PW: I haven't been asked to play Superman. I think it would be a fantastic role to get to play, and to get to do it with a twist would be fun. I don't want to use the word "Goofy", but I am, but it would be great to do it like a comedy or something lighthearted. "Superman: Funny!" It would be fun to do Superman from the angle that you're trying to be serious, but it's just not working, you're laughing instead. It can be very clever from that angle. It usually seems that when they are trying to do a Superman project, they are always trying to walk that line, try to get as close to the comic books as possible, or the cartoon, but not try to get out there a bit. But that's also why I had such fun doing those AMEX commercials with Jerry Seinfeld. I think that's the first time we've ever seen Superman from a more human perspective.
JW: While we're talking about "Seinfeld", Jerry Seinfeld recently said that he wanted to finally do season box sets of the show. Would you be interested in any involvement with the DVD's like an audio commentary track?
PW: There has been some talk about the DVD release, but I don't think it had anything to do with particular episodes. But hey, whatever Jerry would ask of me, I will do. I'll always be greatful to him for the opportunity to work with him.
JW: What are you working on right now (besides "Less Than Perfect")?
PW: The last couple of years I've done some small, independent films. You know how it goes with the indie pictures; some will see the light of day, some of them will barely see the light of the day. Some will just come to film festivals, and I've had some great experiences with that, like with "The Dish" (2001) and "The Woman Chaser" at the New York Film Festival, that was a great experience. And that film went to Sundance and SXSW and Stockholm, Sweden and all of those places. Being that I'm married and have a family, I missed half of those film festivals, but I did make Sundance.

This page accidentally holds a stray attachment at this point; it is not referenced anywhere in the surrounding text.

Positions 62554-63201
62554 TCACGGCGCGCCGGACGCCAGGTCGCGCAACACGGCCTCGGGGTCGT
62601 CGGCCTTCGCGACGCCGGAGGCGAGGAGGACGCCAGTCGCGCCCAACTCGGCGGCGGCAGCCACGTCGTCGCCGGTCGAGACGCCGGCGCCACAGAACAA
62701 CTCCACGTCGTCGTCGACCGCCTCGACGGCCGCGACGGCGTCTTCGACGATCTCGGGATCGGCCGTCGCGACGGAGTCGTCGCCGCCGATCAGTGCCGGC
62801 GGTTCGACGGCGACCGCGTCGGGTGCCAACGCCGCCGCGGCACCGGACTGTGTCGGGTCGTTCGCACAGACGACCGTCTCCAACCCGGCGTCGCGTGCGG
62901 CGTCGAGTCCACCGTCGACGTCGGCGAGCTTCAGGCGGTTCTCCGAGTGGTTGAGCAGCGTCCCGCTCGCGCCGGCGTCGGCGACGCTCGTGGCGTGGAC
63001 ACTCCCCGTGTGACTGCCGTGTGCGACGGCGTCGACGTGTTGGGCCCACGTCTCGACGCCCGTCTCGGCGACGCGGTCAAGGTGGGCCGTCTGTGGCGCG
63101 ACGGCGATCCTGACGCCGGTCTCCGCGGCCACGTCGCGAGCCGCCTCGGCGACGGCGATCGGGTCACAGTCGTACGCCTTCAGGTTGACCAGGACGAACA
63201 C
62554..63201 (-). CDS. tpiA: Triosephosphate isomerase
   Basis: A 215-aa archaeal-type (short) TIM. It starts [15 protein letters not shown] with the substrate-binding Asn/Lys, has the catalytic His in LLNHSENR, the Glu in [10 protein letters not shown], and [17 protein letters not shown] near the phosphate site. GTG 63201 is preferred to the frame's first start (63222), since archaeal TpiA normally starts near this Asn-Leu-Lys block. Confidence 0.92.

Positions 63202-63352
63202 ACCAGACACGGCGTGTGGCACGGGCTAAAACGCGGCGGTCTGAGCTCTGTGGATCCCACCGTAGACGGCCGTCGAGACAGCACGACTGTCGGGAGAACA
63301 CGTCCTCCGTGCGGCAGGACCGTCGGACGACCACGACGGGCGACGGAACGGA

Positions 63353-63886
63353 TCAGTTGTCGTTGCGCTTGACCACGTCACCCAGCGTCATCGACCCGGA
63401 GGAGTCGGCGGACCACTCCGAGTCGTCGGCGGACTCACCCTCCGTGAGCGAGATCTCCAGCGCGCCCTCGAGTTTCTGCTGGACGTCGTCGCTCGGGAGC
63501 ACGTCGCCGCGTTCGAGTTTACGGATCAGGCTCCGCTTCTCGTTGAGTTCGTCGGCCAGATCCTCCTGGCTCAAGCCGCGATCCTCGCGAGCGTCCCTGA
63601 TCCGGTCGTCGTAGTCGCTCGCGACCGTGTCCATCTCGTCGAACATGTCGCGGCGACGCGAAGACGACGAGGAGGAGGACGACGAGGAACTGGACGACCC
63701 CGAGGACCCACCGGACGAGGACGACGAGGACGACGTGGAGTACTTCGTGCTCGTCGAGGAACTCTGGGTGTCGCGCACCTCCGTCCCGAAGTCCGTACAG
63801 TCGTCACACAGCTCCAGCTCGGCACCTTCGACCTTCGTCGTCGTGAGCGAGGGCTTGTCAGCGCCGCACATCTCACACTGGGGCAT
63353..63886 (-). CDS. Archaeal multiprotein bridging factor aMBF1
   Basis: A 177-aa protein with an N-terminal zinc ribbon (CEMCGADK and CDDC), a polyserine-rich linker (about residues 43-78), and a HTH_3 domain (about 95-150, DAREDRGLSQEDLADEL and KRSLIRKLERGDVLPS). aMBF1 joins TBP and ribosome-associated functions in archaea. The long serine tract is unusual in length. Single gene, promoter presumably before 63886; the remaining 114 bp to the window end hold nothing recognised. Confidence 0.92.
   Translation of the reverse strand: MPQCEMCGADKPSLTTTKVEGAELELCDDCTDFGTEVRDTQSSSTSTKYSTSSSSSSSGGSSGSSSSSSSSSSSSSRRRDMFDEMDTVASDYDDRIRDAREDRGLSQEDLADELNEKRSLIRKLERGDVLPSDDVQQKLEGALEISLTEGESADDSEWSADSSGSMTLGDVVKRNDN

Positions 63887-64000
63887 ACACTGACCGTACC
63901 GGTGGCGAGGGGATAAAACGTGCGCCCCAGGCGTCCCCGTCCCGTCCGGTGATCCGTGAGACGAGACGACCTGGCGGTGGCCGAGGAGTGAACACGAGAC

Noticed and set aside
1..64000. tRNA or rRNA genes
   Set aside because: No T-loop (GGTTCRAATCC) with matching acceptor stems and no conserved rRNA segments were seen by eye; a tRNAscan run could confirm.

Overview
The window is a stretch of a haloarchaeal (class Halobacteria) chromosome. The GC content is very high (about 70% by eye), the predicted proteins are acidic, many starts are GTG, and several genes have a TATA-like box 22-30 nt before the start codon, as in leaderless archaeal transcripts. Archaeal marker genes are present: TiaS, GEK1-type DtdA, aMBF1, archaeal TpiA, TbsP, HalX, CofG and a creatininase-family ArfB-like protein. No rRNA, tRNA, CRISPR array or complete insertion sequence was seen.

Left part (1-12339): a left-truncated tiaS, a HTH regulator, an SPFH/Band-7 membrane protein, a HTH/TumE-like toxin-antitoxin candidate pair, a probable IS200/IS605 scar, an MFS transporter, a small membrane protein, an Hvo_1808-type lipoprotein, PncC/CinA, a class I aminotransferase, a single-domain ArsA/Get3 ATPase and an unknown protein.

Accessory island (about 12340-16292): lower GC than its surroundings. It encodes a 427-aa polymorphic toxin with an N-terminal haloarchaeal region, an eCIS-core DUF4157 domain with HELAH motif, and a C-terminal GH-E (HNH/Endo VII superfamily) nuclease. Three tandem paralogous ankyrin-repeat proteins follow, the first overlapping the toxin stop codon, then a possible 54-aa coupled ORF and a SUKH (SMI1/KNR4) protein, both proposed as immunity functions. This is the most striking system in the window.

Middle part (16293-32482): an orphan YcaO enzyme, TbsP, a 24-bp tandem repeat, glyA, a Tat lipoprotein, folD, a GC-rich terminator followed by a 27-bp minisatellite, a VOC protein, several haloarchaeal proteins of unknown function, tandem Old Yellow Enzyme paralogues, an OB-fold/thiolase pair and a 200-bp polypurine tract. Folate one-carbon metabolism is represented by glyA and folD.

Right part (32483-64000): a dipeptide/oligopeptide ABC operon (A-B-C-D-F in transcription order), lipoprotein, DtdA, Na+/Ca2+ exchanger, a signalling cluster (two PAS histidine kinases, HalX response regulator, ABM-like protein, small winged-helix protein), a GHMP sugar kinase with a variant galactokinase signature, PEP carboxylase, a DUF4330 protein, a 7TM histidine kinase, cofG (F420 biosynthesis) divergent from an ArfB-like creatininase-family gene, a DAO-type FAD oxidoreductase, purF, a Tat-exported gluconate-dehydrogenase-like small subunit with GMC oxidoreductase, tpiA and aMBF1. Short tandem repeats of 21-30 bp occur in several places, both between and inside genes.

And then there's "The Ciliviztion of Maxwell Bright" (currently doing the rounds at various film festivals and special screenings), which is a movie about a man who is a nasty, selfish ass who has never really had any great relationships. He's been pretty awful to women and the film is about his story and his getting close to salvation. Max Bright is angry and violent at times, and I like to think that I'm not like that at all.
JW: What do you love the most about acting?
PW: There's so many times when I feel like the luckiest guy in the world, and this is such a wonderful profession. I love to be a part of a project that can make people laugh. I love to be a part of the form, and it is just a part because there's the creators and the writers, and sometimes the actors get all the glory because they'll do or say something funny, or on the other end something that's powerful or has an emotional impact and that puts them in spotlight. But I guess what I love the most is getting to be a part of something, especially something that works well like "Seinfeld" that people can watch over 100 times and still get a kick out of and laugh. I love that. That just makes me feel lucky that I got to be a part of that.
Thanks to Patrick Warburton for a great interview. Also thanks to Liza Anderson and Chris Parry for assistance with this article.
This is the second in a series of interviews for efilmcritic/HBS where an actor, be it upcoming, little-seen or underlooked, is interviewed for our website. Coming soon: a profile on "The Corporation" co-director Mark Achbar. Comments about this article can be sent to firstname.lastname@example.org. (click to send an email)